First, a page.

As part of our Summer Safety Week we will be releasing a new blog each day to help you keep safe this summer. We are starting the week of with some Tent Safety tips
A fire can destroy a tent in less than 60 seconds and In the UK, on average 27,000 fires are started on grass, heathland and moorland every year. This is an average of 73 fires every day!
Here is some advice to make sure you are safe in your tent whilst you are camping!
- Do not smoke inside tents. Never use candles in or near a tent – torches are safer
- Make sure everyone knows how to put out clothing that’s on fire- stop, drop and roll
- Make sure you know how to escape by cutting your way out of the tent if there’s a fire
- Allow at least 6m spacing between tents and caravans and ensure they are away from parked cars to reduce the risk of fire spreading
- Keep cooking appliances away from the tent walls and never cook inside a small tent or near flammable materials or long grass; they can all set alight easily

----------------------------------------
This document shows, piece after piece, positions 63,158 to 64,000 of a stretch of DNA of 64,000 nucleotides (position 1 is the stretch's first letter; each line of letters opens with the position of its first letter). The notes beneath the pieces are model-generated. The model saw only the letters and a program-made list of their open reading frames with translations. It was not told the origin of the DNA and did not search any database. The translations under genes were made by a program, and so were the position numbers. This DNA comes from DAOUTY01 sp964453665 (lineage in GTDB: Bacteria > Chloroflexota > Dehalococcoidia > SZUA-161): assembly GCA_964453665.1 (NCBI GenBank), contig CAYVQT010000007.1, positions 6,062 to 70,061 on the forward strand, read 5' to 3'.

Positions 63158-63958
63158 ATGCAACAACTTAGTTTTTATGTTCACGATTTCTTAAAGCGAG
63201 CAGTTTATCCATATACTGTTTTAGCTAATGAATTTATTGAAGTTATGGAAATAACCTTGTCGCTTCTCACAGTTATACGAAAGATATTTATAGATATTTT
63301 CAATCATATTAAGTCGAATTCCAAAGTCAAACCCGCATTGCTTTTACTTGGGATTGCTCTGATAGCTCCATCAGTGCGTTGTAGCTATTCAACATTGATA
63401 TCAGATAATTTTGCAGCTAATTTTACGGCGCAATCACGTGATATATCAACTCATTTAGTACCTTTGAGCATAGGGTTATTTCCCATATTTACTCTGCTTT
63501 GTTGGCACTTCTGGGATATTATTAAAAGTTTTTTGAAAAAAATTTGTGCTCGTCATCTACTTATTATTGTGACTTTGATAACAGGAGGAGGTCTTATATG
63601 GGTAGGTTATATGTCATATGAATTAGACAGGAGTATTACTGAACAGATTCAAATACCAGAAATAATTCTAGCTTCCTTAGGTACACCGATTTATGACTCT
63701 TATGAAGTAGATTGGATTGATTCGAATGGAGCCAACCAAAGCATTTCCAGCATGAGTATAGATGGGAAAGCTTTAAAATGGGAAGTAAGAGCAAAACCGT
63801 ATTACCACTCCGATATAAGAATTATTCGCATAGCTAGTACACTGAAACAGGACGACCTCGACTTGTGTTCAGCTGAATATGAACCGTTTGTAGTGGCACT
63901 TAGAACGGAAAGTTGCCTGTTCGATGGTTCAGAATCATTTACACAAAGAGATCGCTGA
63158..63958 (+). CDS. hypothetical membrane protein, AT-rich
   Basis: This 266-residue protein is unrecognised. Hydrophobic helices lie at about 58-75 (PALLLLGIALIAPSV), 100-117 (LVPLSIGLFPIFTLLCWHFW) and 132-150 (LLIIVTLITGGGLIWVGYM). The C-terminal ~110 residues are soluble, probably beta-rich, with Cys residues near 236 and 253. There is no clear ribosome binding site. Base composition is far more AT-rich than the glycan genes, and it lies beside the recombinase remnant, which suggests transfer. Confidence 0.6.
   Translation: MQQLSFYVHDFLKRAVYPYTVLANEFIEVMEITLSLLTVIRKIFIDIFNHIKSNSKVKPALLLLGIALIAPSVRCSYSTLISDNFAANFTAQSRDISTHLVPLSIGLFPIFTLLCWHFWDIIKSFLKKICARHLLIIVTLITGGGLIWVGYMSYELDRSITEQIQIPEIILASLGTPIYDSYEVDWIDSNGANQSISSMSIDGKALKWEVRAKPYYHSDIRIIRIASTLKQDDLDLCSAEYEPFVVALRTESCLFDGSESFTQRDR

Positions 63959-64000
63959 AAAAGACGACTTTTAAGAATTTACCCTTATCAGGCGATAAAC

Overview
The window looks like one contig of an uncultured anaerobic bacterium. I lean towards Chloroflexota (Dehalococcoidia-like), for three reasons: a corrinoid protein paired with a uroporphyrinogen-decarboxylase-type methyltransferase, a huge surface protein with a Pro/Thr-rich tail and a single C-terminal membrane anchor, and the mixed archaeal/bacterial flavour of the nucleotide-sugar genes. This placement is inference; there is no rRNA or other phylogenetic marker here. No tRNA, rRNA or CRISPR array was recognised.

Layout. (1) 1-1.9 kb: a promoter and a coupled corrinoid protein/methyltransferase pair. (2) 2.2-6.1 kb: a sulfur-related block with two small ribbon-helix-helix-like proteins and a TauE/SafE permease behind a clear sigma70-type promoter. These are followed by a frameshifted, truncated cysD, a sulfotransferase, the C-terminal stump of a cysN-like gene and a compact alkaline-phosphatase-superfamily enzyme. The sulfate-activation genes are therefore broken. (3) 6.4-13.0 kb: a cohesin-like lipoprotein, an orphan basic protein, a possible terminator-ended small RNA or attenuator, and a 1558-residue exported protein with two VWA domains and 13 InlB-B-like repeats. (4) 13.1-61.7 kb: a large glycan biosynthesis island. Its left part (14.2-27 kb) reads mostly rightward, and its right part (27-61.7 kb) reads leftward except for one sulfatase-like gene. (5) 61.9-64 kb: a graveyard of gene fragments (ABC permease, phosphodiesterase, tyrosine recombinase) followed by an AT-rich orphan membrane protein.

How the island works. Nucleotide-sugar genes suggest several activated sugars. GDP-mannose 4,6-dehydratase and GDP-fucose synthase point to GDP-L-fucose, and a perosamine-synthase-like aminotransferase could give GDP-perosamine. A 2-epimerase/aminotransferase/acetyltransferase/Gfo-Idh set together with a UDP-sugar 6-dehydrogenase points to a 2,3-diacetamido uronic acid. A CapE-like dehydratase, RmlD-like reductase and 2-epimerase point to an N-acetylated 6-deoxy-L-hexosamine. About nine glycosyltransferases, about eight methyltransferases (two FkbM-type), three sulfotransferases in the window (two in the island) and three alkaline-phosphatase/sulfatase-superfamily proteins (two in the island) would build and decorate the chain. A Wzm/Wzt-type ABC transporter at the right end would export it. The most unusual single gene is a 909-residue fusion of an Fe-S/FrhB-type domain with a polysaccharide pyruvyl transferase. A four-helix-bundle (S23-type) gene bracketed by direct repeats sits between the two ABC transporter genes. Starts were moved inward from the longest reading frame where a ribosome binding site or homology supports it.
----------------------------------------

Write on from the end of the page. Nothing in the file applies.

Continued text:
- Oil burning appliances are not recommended
- Make sure your camping light and stove are clean and properly adjusted
- Never take a portable barbecue or lit charcoal into an enclosed space like a tent
- Make sure exhaust gases from generators are properly vented away from occupied areas.
Take a carbon monoxide alarm with you
- ever take a barbecue into a tent awning, caravan or motorhome.Even a cooling barbecue gives off plenty of poisonous carbon monoxide (CO), which can kill.
- Never use a fuel-burning appliance to heat your tent or awning.Gas and kerosene heaters – unless they are permanently fitted in a caravan or motorhome – should only be used outside. Stoves and barbecues are designed for cooking not space heating.
- Never run a gas, petrol or diesel-powered generator inside a caravan, motorhome, tent or awning. Make sure fumes from a generator don’t blow into your unit or anyone else’s from outside either.
- Don’t cook inside your tent or awning
- Don’t use any other gas, charcoal, liquid or solid fuel appliances inside a tent or awning. Gas-powered fridges and lamps, for example, also need plenty of ventilation to prevent them producing poisonous carbon monoxide. Tents and awnings aren’t generally designed with this in mind.
- Consider using a carbon monoxide (CO) alarm, provided it is suitable for the condition you intend to use it, check with the supplier/manufacturer, though it should never be used as an alternative to the precautions above.